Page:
They are one of the most difficult pests to kill and they may also be the grossest of the "creepy crawlies."
Cockroaches are notoriously hardy creatures, famously known for being able to withstand high levels of radiation, and having inhabited the earth for a whopping four million years. They also contain harmful bacteria that can make people sick - yuck!
According to Section 32 of the Residential Tenancy Act (RTA), landlords are responsible for providing and maintaining their residential properties in a state that complies with the health, safety, and housing standards required by law. In other words, they need to try to prevent infestations from happening and deal with them swiftly if they do.
But tenants aren't off the hook for keeping their pads pest-free.
Renters need to keep their homes neat and tidy to avoid attracting nuisance critters or spreading infestations to other units. In fact, the Residential Tenancy Branch (RTB) may side with landlords in disputes where they feel that the tenant didn't uphold their end of the contract.
In a 2021 dispute, for example, the RTB sided with the landlord as it found that the renter's behaviour worsened the infestation and endangered the health and safety of the other tenants in the multi-unit building.
The landlord had served the tenant a notice to end the tenancy due to their lack of cooperation in dealing with a severe cockroach infestation. Upon inspection of the rental unit, the landlord's agent stated that they were "petrified of its condition," noting that there were cockroaches everywhere, dirty dishes with food in the sink and on the countertops, as well as open garbage.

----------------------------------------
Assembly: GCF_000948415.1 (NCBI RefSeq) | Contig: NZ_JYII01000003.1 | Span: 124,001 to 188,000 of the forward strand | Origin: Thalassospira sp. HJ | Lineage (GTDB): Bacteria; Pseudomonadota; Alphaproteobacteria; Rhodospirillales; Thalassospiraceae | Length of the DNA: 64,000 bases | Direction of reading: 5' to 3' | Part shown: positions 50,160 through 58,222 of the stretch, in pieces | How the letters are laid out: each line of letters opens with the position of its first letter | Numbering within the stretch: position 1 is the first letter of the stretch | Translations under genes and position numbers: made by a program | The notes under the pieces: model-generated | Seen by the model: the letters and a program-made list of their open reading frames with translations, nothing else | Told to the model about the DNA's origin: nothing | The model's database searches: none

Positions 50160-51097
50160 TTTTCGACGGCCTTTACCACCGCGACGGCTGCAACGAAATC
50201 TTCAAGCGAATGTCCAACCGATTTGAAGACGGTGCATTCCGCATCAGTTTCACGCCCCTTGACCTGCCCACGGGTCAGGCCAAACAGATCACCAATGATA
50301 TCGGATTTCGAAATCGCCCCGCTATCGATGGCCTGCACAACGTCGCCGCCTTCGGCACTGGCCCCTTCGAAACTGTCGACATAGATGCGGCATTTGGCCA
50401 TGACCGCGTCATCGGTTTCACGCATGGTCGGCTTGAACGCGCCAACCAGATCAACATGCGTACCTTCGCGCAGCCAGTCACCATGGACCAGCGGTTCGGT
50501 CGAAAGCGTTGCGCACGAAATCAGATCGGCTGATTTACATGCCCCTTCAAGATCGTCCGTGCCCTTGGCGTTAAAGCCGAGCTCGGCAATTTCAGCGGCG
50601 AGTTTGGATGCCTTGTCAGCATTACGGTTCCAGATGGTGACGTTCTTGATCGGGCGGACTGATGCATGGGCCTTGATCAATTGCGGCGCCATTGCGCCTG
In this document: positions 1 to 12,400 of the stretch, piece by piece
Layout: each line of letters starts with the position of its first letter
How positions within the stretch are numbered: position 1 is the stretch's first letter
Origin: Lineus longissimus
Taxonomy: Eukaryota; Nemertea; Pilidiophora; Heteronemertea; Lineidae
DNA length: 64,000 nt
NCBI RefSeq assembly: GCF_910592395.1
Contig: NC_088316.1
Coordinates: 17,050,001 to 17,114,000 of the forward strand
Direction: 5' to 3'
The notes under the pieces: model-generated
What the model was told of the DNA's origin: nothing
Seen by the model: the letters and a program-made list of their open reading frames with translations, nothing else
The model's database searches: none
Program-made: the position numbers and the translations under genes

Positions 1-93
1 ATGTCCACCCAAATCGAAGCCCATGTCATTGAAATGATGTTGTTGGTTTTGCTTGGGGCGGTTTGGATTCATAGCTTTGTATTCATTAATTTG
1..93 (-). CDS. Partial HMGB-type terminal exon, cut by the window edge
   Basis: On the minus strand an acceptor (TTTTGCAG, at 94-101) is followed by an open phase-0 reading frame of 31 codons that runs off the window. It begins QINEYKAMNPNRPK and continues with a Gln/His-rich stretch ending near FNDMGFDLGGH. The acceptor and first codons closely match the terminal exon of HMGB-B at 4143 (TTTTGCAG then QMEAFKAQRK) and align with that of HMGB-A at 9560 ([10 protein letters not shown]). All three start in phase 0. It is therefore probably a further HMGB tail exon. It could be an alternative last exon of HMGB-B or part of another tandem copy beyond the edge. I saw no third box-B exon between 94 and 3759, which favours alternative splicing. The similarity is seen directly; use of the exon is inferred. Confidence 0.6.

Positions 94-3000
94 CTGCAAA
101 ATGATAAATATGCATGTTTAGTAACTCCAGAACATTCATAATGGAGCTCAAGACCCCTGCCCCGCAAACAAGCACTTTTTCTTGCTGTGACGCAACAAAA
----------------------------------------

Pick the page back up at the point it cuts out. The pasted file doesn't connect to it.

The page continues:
The landlord's agent immediately hired a pest control company to eradicate the pests and gave the tenant instructions on how to prepare the rental unit for the treatment. However, they claimed the renter "failed in the preparation" on multiple occasions over a period of several months.
Vancouver renter exacerbates infestation issue due to poor cleanliness
According to the landlord's agent, the infestation spread to six adjacent rental units in the building and caused one tenant to move out. They also cataloged several visits to the unit over multiple months, indicating the severity of the infestation and the amount of preparation the tenant had done before the pest control company visited. In one instance, the tenant reportedly vacuumed but failed to de-clutter the unit. On a Nov. 27 visit, a "high infestation was noted, with hundreds to thousands of cockroaches" in the rental unit while other units only had a few.
On Dec. 7, the pest control company noted that the unit was the primary source of the infestation that had spread to adjacent ones that "cockroaches were observed coming out of the rental unit from under the door and a large number was seen within the electrical panel box."
Several other tenants also complained about the renter in question.
In response, the tenant stated that there was poor communication from the landlord's agent who was "engaged in a course of 'revenge and hatred', claiming that [the tenant] is experiencing racial and religious discrimination."
The RTB said the landlord submitted adequate evidence to support that the tenant did not prepare their unit for cleaning, calling their evidence "consistent, credible, and supported by documentary evidence."
The board also stated that the tenant’s submissions were "inconsistent as he failed to provide any explanation as to why there were thousands of cockroaches in the rental unit" and they didn't deny "leaving the dirty dishes or open garbage in the rental unit."